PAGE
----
Staley stressed that he hasn't put an emphasis on what two divisional wins to start the year could do for his team. He's trying to build the Chargers in a manner where they "can take anybody on" and be known more as "a team than a roster." The reality is that it would be impossible for the Chargers not to understand the gravity of this situation, especially with star wide receiver Keenan Allen nursing a hamstring injury heading into Thursday's game in Kansas City and Jackson having a 50-50 shot to play in the contest after missing Week 1 as he recovers from ankle surgery. Like the Buffalo Bills did in whipping the Rams last Thursday night, this is the Chargers' opportunity to tell the league what they're all about this year.
Staley knew the Raiders would be a difficult opener. The Chiefs -- who just watched star quarterback Patrick Mahomes throw five touchdown passes in a 44-21 win over Arizona -- present an even tougher challenge. However, these are the kinds of moments that will tell the second-year head coach precisely how far his team has come since last season. If he's fortunate, he'll come away with greater clarity about where his squad is heading in the not so distant future.
Quick-hitting thoughts on storylines to track around the NFL.
1) Big trouble in Big D: There wasn't a team in the NFL who posted more red flags in their debut than the Cowboys did in their 19-3 loss to Tampa Bay. Every lingering question about this squad felt worse as that game unfolded, including the absence of offensive tackle Tyron Smith, the lack of depth at wide receiver and the way penalty flags fly by the bundle every time the team takes the field. Yes, the Buccaneers have a talented defense and Tom Brady. But Dallas' offense didn't look like it really had a chance of attacking the Bucs consistently. To make matters worse, the Cowboys lost quarterback Dak Prescott to a right thumb injury that will require surgery and several weeks of recovery. So now imagine Cooper Rush under center with this mess all around him for nearly two months. Head coach Mike McCarthy had better buckle up for the foreseeable future. He's never received enough credit for the good things that happened in Dallas last year. He's about to take all the blame for the bad that's coming quickly.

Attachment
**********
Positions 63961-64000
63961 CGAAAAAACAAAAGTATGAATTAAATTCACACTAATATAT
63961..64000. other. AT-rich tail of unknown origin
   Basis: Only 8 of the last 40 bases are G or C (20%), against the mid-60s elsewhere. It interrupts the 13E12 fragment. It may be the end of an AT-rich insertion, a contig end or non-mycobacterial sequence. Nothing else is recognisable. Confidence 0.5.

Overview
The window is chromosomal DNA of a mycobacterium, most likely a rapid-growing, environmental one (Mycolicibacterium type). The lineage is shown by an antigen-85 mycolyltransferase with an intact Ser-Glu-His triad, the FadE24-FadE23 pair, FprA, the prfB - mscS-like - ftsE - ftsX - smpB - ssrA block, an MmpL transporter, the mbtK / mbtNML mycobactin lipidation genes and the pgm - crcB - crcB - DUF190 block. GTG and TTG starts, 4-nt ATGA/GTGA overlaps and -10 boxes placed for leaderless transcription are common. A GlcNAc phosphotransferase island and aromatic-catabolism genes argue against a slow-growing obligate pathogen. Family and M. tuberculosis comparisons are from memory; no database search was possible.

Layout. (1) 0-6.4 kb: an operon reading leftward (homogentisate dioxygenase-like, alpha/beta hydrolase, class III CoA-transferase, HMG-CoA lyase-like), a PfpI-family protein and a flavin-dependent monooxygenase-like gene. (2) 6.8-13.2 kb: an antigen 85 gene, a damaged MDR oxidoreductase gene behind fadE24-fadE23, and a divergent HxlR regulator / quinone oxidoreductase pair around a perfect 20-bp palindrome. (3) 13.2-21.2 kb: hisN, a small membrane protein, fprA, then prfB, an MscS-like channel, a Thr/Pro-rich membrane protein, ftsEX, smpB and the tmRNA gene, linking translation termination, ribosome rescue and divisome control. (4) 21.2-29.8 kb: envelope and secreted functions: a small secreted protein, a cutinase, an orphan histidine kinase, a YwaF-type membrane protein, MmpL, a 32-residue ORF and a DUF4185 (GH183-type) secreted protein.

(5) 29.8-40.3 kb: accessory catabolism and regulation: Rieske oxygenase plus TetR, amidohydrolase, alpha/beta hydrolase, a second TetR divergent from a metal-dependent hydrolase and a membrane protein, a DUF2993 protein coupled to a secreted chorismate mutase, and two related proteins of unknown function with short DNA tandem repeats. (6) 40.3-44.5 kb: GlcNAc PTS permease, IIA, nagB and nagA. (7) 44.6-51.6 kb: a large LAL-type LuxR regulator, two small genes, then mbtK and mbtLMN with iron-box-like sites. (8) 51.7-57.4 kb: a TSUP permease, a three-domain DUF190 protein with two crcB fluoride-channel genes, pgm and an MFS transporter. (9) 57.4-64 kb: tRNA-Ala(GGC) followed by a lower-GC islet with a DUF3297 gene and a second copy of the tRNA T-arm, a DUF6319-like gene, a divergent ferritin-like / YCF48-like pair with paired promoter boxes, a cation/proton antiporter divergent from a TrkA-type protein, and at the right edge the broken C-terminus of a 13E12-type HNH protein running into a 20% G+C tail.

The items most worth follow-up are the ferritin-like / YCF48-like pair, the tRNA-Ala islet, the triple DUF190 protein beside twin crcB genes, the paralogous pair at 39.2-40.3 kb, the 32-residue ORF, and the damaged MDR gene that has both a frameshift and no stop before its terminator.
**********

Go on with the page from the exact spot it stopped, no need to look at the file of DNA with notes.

2) Packers' pass game problems: The Packers' unsightly offensive performance on Sunday is something that can't be dismissed by the notion that Green Bay looked ugly in Week 1 last season, too, and still wound up winning its third consecutive NFC North title. That unit looked like something that -- dare we say it -- might be beyond the abilities of Aaron Rodgers to fix. Green Bay simply can't survive unless its wide receivers play better. The Vikings dominated against the Packers' offense in a 23-7 win, as they limited Rodgers to 195 passing yards and didn't allow any wide receiver to generate more than 37 receiving yards. More frightening than those numbers were the looks of consternation on Rodgers' face after rookie wide receiver Christian Watson dropped a potential 75-yard touchdown pass in the first quarter. Those expressions told the world that the issues had little to do with Rodgers not playing any snaps in the preseason. The frustration indicated that it might very well be a long year with this bunch. Rodgers did acknowledge after the game that there would be growing pains with the group. He also admitted his patience will grow thinner if these problems don't go away in a hurry.
3) Steelers' defense takes big hit: The Steelers' defense inspired all sorts of thoughts about Pittsburgh being more dangerous than expected in 2022 ... right up until All-Pro outside linebacker T.J. Watt sustained a pectoral injury late in the team's Week 1 win over Cincinnati. The Steelers did a ton of good things in that victory, including forcing five turnovers and blocking what would have been the game-winning extra point at the end of regulation. Losing Watt -- who's still awaiting word on the severity of the injury -- dampened those good vibes. What the Steelers revealed in that contest was that their defense can dominate, especially when safety Minkah Fitzpatrick plays as spectacularly as he did against the Bengals. However, Watt is the player they can least afford to lose. He's the reigning Defensive Player of the Year, a man who had 22.5 sacks and five forced fumbles in 2021. The Steelers can't replace that if he's sidelined for significant time. And when you consider that the Bengals still had a chance to win that game in regulation, you can see Pittsburgh doesn't have enough offense to make life easier on that defense moving forward.